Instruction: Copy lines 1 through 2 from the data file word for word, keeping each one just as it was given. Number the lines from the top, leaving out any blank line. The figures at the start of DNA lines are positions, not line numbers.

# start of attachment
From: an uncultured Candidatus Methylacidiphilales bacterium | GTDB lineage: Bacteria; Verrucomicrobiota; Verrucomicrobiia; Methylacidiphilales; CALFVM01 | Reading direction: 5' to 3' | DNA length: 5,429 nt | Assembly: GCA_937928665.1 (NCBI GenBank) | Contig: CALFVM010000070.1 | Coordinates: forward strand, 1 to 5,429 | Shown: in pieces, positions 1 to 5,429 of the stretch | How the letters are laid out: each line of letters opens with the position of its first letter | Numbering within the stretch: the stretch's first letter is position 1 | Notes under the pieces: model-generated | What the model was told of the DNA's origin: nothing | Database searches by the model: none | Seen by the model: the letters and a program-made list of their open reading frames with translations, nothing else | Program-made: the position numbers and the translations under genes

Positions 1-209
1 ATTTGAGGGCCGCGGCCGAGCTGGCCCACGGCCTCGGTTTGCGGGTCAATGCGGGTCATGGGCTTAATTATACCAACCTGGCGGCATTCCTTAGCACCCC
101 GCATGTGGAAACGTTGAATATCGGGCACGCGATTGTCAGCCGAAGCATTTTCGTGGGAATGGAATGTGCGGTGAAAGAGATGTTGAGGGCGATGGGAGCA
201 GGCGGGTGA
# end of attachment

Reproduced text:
From: an uncultured Candidatus Methylacidiphilales bacterium | GTDB lineage: Bacteria; Verrucomicrobiota; Verrucomicrobiia; Methylacidiphilales; CALFVM01 | Reading direction: 5' to 3' | DNA length: 5,429 nt | Assembly: GCA_937928665.1 (NCBI GenBank) | Contig: CALFVM010000070.1 | Coordinates: forward strand, 1 to 5,429 | Shown: in pieces, positions 1 to 5,429 of the stretch | How the letters are laid out: each line of letters opens with the position of its first letter | Numbering within the stretch: the stretch's first letter is position 1 | Notes under the pieces: model-generated | What the model was told of the DNA's origin: nothing | Database searches by the model: none | Seen by the model: the letters and a program-made list of their open reading frames with translations, nothing else | Program-made: the position numbers and the translations under genes

Positions 1-209